TRENTON, N.J. - The Topps Meat Co. vastly expanded its recall of frozen hamburger patties that may be contaminated with E. coli after federal inspectors discovered inadequate safety measures at its plant.
The Elizabeth-based company said on Saturday it's recalling 21.7 million pounds of ground beef products, up from 332,000 pounds of ground beef initially recalled on Tuesday.
Investigators think 25 people may have been sickened in eight states including Indiana.
Copyright 2007, The Associated Press
The recall represents all Topps products with either a "sell by date" or "best if used by date" between Sept. 25 this year and Sept. 25, 2008. The company said this information could be found on a package's back panel.
All recalled products, according to Topps, will have a USDA establishment number of EST 9748, which is located on the back panel of the package and/or in the USDA legend.
The move comes after federal inspectors on Friday said they suspended the grinding of raw products after finding inadequate safety measures at the Topps plant. The USDA has declined to detail the inadequate safety measures, but said New York health officials have found additional Topps products tainted with the bacteria.
"Because the health and safety of our consumers is our top priority, we are taking these expansive measures," said Geoffrey Livermore, Topps' operations vice president.
He said Topps is continuing to work with the USDA, state health departments, retailers and distributors and has augmented its procedures with microbiologists and food safety experts.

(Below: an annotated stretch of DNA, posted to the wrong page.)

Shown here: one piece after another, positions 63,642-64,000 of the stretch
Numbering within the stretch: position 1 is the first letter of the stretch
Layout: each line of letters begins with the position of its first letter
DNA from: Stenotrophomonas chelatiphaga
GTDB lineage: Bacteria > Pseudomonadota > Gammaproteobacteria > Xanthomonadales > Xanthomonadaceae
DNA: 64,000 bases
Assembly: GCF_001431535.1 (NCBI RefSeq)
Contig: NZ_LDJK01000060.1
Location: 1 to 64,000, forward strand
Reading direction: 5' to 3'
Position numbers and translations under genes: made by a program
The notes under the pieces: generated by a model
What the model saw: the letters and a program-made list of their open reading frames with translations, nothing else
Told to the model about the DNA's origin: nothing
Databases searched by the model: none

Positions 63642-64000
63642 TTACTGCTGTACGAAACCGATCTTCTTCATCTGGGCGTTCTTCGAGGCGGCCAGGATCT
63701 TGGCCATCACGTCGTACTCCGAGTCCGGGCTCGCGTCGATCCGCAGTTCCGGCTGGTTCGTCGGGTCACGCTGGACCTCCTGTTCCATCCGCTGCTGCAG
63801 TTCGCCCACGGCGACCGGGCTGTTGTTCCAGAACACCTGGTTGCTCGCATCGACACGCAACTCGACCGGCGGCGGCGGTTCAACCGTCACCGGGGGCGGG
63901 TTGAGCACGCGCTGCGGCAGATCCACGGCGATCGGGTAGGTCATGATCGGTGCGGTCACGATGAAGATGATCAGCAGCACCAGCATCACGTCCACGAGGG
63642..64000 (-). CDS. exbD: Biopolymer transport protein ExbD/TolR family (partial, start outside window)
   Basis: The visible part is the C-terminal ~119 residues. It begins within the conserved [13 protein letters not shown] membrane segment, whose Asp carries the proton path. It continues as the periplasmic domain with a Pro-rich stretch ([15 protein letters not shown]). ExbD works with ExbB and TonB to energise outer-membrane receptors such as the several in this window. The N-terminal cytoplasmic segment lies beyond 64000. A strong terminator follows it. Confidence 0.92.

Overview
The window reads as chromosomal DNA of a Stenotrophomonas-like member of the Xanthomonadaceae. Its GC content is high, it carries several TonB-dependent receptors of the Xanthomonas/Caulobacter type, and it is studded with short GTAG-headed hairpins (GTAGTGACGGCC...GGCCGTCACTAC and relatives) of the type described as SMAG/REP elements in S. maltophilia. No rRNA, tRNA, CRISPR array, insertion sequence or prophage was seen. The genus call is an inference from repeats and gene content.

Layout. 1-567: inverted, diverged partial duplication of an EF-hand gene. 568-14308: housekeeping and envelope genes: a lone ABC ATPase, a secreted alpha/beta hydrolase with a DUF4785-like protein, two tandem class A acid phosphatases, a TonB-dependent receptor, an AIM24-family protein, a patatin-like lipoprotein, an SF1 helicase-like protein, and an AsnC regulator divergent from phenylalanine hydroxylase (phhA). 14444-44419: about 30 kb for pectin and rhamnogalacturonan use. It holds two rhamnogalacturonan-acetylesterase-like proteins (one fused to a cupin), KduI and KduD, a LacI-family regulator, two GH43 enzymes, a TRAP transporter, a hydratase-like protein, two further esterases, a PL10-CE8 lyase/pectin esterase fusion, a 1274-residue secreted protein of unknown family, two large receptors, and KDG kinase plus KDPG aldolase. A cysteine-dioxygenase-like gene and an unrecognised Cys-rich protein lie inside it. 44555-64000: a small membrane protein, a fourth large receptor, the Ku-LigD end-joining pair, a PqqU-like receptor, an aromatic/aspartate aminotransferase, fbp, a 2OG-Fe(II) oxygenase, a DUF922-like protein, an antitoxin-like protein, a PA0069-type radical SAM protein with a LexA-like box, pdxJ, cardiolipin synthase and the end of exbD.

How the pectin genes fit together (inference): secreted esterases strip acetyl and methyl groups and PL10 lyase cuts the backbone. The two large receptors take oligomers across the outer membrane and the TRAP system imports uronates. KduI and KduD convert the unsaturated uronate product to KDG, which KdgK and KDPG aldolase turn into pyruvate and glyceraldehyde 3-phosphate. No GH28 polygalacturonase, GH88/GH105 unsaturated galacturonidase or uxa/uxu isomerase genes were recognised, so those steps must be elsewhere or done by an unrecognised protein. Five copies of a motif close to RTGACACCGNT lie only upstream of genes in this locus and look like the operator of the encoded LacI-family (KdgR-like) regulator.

"We sincerely regret any inconvenience and concerns this may cause our consumers," Livermore said.
Topps said products affected by the expanded recall were distributed to retail grocery stores and food service institutions throughout the United States. The company said it believes most of the recalled product has been consumed, but it was imperative that customers look for the products in the freezers.
The USDA said the products were produced on various dates between Sept. 25, 2006, and Sept. 25 this year.
The USDA said three people are confirmed as getting E. Coli from Topps products, with another 22 cases under investigation. Cases were found in Indiana, Connecticut, Florida, Maine, New Jersey, New York, Ohio and Pennsylvania.
The attorney for a Florida teenager has questioned why it took more than two weeks to recall Topps products after tests showed the girl fell seriously ill after eating one of the company's hamburger patties.
Scott J. Schlesinger said tests confirmed on Sept. 7 that Samantha Safranek, 15, of Fort Lauderdale, got sick from Topps frozen hamburgers.
News of the expanded recall on Saturday caused the chairman of the U.S. Senate Committee on Agriculture, Nutrition and Forestry to resume calls for a presidential commission on food safety.
"The recent spike in recalls involving meat products should serve as a warning about our meat and poultry food safety system and the oversight of domestic processing," said Sen. Tom Harkin, D-Iowa.
E. coli causes intestinal illness that generally clears up within a week for adults but can be deadly for the very young, the elderly and people with compromised immune systems. Symptoms can include severe stomach cramps, bloody diarrhea and, in extreme cases, kidney failure.
A full list of the recalled products is available at http://www.toppsmeat.com.
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